Anyway googling around for about a day. I finally found Rescatux mentioned in a forum. I gave it a shot and this puppy save my bacon with a quickness.
What is Rescatux?
It is a bootable liveCD that that will restore GRUB to your MBR and run fsck. That’s it. It is free software, as in both freedom and beer. You just download it and burn it to CD, or a thumb drive, if you computer can boot from it. It is self contained and will boot without touching your drive. A wizard with popup guiding you through the procedure and viola, it boots again.
I think this puppy should be in EVERYONES emergency kit. Drive and file system errors are probably the MAIN reason why systems crash. And this provides a very simple and strait forward solution.
Have you heard of Color? Me neither before a couple of days ago. I think what’s got people’s keyboards clicking around the blogosphere and thumbs taping about the twitterverse is the fact that they raise $41,000,000. It is an incredibly simple idea. It’s a mobile photo app that lets you share those pictures with people in proximity to you. I think whats really interesting is that it does this without GPS. It reads all kinds of other data from the phone and sends that data to the cloud where it determines that this group of people be at the same place. If you ask me THAT’S what’s worth 41 mil. Not the app it self. But the tech that makes it possible.
I’m going to go out on a limb here and say “no.” Color may have offered a terrible first impression for folks out in the boonies with nobody nearby, but it says it’s fixing that. It may have shot itself in the foot in terms of rising to the top of the App Store and raking in the new users. It may have even confused and annoyed the early adopter set with its puzzle-esque and sometimes serpentine design, but if it can really do what it proposes – change the way our social graph works by way of accurate location and proximity data – then none of that may matter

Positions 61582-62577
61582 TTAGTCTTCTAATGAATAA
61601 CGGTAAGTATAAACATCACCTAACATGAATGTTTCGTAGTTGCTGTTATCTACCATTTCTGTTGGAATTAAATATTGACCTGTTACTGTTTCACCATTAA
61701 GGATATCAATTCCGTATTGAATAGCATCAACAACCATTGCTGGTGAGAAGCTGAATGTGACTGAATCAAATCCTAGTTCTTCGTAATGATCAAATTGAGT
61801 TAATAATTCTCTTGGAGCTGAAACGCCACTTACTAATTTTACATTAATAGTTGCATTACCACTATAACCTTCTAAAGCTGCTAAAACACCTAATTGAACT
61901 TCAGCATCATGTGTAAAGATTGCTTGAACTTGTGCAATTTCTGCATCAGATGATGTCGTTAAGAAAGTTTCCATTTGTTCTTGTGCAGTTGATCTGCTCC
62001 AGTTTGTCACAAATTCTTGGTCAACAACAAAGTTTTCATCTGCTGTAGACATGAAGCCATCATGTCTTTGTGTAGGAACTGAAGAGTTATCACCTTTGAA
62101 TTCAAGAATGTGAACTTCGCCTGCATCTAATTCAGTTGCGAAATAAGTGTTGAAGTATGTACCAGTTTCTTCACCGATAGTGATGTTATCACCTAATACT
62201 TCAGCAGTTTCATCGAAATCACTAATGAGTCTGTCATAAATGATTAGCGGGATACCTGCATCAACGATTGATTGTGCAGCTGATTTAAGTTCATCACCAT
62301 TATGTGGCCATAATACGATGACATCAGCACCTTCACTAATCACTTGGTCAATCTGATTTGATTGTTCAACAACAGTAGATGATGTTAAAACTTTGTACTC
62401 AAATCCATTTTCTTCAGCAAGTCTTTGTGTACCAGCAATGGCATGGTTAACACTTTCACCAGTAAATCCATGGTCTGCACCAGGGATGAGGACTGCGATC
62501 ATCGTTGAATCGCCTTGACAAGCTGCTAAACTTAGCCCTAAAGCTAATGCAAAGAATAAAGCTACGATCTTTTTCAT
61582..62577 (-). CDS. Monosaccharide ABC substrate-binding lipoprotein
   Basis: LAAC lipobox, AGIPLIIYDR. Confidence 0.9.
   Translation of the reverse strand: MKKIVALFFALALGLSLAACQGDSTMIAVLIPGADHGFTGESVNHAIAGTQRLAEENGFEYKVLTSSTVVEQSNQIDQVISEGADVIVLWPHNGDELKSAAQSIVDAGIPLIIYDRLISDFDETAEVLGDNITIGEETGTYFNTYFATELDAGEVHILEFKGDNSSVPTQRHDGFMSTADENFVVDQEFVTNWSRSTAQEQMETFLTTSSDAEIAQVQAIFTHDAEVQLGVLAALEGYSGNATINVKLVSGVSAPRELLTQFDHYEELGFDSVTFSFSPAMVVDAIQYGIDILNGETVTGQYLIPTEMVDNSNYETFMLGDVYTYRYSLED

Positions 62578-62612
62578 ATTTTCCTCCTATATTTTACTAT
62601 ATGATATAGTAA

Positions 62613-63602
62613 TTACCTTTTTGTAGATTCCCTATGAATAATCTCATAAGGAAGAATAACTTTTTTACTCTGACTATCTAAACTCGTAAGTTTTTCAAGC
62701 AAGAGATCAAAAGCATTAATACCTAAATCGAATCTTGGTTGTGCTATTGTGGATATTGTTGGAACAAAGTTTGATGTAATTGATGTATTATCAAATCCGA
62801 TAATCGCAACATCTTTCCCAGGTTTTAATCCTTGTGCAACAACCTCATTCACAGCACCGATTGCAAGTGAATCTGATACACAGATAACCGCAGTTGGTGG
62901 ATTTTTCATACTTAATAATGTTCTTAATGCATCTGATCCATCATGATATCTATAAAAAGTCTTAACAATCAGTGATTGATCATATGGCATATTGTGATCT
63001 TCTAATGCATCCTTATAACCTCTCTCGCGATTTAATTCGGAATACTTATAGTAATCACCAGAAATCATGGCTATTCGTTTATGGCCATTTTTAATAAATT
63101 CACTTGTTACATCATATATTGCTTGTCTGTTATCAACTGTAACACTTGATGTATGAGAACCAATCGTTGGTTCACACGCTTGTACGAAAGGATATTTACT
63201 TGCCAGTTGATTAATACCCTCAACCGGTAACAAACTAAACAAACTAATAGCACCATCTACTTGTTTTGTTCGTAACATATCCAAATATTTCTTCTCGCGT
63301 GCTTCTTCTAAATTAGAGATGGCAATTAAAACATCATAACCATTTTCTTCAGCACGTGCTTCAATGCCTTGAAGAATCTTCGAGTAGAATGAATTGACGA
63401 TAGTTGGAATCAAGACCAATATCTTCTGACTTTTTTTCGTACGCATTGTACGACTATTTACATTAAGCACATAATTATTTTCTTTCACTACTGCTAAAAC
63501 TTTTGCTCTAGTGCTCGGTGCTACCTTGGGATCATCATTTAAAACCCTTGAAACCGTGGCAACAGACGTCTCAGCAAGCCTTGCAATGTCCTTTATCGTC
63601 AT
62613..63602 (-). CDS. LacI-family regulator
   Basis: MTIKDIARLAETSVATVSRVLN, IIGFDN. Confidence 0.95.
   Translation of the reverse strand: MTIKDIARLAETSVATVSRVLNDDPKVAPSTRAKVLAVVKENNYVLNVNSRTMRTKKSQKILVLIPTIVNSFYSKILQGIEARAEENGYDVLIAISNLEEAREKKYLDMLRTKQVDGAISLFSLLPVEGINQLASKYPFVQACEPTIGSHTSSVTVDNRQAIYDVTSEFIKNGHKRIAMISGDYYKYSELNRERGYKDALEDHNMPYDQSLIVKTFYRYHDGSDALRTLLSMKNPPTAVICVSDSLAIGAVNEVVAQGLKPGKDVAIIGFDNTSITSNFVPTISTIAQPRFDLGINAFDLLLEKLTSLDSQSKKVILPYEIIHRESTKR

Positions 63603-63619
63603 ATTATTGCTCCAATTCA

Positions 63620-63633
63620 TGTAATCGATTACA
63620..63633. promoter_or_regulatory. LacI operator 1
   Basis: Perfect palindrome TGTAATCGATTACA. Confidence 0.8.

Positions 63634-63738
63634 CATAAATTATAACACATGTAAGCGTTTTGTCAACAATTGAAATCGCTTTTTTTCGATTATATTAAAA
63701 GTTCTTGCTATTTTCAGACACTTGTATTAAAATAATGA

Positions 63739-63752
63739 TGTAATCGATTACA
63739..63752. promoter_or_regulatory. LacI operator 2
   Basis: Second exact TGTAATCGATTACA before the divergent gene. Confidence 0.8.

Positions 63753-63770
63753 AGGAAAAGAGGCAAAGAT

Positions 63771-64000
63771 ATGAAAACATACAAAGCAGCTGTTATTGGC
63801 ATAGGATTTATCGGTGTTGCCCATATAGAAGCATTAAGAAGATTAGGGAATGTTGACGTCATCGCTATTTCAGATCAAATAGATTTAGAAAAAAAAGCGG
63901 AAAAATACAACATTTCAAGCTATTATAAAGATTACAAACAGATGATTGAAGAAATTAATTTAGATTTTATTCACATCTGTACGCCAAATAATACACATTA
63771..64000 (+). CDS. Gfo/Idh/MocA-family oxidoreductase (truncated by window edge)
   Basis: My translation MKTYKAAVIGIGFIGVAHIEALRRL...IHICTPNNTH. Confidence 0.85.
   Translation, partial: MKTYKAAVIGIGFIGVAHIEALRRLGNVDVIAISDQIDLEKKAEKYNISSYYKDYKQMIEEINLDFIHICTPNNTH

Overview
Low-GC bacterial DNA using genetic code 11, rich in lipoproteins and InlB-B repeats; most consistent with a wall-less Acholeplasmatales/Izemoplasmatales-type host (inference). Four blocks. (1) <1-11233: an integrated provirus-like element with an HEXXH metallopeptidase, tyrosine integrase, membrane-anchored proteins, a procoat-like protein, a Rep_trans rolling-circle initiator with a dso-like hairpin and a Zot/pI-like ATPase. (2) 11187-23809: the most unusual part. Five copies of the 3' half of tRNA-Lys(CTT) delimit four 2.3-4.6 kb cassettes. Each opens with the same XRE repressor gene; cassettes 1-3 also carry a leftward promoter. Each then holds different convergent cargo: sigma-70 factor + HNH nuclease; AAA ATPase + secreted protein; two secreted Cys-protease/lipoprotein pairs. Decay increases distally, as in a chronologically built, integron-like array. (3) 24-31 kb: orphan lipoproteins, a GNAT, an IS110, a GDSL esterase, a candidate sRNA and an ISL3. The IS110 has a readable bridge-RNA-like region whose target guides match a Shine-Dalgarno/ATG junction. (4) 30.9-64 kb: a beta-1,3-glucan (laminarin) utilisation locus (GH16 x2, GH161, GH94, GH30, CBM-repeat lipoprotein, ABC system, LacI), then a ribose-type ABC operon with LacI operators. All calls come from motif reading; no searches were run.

Black Web 2.0 posts a Robert Scoble interview of Curtis Pope, a young entrepreneur who founded AisleFinder.com, an online shopping site that helps you find items in the grocery store. This is really a great idea. Every time I go shopping, invariably two things happen:
I grumble about how my wife can’t group things together on the grocery list that would be near each other in the store so I wouldn’t have to do a “full table scan” every time enter a new isle to see if there is something in this isle I need.
I have to make a second pass through the store picking up the things that where in isle 3 but at the bottom of the list.
I have thought about about this problem several time but concluded that collecting the data would be too labor intensive, to make it worth while. I’m glad somebody else has tacked the problem and I wish you guys had data on the store that I use.
TripAdvisor is the latest company to announce a security breach of its customer email addresses. The travel advice company has published limited details of the incident at http://www.tripadvisor.com/vpages/more_information.html, but is still investigating when the breach actually occurred.
Let’s get this straight people. If I by a a piece of hardware. It’s MY piece of hardware. And it is correct for my to run ANY piece of software that I legally obtain for it. I am not going to ask service providers about stuff that has nothing to do with them.